All translations are the author’s unless otherwise noted.
1 This research is based on fieldwork in Waikiki, Hawai¡i in 1991 on the ‘‘yellow
cabs’’ phenomenon and in Tokyo in 1993 and 1994 among sixty Japanese women
(as well as forty others surveyed through questionnaires) who had internationalist
experience through study abroad, work abroad, or employment in foreign-a≈liate
firms or nongovernmental organizations such as the United Nations. The majority
of these women were single, between twenty and forty-five, and bilingual to some
degree. About 70 percent had study-abroad experience ranging from six months to
four years. Most had been or were currently romantically involved with a white
Western man. My fieldwork included sites of Japanese female–foreign male
romantic encounters, including Roppongi nightspots, conversation lounges,
‘‘friendship parties,’’ and ‘‘international dating services,’’ where I also interviewed
Japanese and foreign men.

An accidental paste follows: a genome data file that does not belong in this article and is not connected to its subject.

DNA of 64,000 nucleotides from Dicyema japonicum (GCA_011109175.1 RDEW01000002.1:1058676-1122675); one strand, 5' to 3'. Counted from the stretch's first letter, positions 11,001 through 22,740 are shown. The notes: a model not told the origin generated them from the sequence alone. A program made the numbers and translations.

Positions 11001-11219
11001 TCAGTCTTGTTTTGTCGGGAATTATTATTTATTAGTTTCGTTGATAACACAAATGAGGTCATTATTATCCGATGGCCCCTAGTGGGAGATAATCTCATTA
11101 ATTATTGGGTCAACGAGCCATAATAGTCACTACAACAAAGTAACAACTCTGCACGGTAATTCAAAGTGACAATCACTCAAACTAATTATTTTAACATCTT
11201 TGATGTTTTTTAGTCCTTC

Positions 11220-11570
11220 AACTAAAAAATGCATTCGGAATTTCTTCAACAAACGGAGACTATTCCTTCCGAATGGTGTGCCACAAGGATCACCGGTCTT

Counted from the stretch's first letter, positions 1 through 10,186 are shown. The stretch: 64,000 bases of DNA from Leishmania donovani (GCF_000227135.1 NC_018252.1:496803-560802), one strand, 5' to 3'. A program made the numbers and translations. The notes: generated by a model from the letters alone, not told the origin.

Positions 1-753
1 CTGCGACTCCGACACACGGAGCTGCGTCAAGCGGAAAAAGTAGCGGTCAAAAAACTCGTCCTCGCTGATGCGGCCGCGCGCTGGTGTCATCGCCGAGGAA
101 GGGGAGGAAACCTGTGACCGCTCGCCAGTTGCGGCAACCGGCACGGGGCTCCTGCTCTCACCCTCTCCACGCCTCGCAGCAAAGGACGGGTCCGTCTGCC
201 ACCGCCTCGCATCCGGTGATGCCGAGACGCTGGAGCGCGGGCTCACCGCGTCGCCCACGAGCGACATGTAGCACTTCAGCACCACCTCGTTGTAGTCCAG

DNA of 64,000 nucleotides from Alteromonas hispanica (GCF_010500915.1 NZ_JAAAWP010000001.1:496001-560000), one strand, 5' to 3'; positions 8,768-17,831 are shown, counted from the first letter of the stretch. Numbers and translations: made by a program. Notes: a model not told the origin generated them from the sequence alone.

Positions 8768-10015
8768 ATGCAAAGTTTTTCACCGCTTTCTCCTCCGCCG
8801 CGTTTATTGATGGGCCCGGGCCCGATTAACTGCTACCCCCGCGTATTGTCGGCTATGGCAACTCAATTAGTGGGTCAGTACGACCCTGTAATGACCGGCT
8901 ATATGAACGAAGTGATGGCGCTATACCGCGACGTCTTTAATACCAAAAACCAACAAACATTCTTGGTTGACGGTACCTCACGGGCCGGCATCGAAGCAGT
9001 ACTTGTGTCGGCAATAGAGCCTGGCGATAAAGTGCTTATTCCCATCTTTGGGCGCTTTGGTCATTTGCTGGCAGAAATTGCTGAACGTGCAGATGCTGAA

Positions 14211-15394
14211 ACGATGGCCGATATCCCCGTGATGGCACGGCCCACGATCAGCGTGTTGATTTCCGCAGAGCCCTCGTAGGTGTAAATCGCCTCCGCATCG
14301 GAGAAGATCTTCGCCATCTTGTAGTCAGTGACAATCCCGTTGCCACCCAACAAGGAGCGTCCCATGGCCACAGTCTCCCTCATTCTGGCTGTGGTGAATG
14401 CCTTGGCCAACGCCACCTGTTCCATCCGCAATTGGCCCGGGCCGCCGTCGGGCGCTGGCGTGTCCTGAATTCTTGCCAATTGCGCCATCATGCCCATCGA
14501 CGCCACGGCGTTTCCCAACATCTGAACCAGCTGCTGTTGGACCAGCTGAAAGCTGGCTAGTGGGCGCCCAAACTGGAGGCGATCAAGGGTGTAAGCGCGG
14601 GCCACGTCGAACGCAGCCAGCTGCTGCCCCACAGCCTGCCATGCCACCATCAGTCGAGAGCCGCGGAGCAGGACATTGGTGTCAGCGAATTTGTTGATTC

2 I thank Anne Allison for suggesting the term ‘‘Occidental longing.’’
3 Women’s internationalist narratives are resolutely heterosexual in nature. Just as
Japan is embodied in the Western imaginary by the Japanese woman, the West in
women’s discourses is embodied by the white man, and international intimacy is
imagined as a union of the two. Although there are queer trajectories of desire in
operation between Japan and the West, these were not enunciated in women’s
internationalism. For the lone exception, in which lesbian sexuality is mentioned
only to be ridiculed, see Kida (1998, 136–39). For work on queer desire operating
between Japan and Western countries, see Hanawa (1996); Treat (1994, 1999);
4 It is perhaps ironic that Japanese women claim to be ‘‘marginal’’ given the domi-
nance of the Japanese woman as signifier of a feminized Japan in Western eyes
(which I discuss in chapters 1 and 3). Nevertheless, as I show, women’s centrality to
an external image of Japan does not negate their own insistence on their ‘‘internal’’
5 Lynn Stephen, personal communication, February 22, 1999.
6 Kyoko Mori is particularly important in this regard as a writer who almost perfectly
balances the conventions of the Japanese-language genre of women’s interna-
tionalist writing with a larger English-language field of women’s postcolonial
bildungsroman in the West. See in particular Mori (1997). My gratitude goes to
Kimura Naoko for bringing the works of Kyoko Mori to my attention.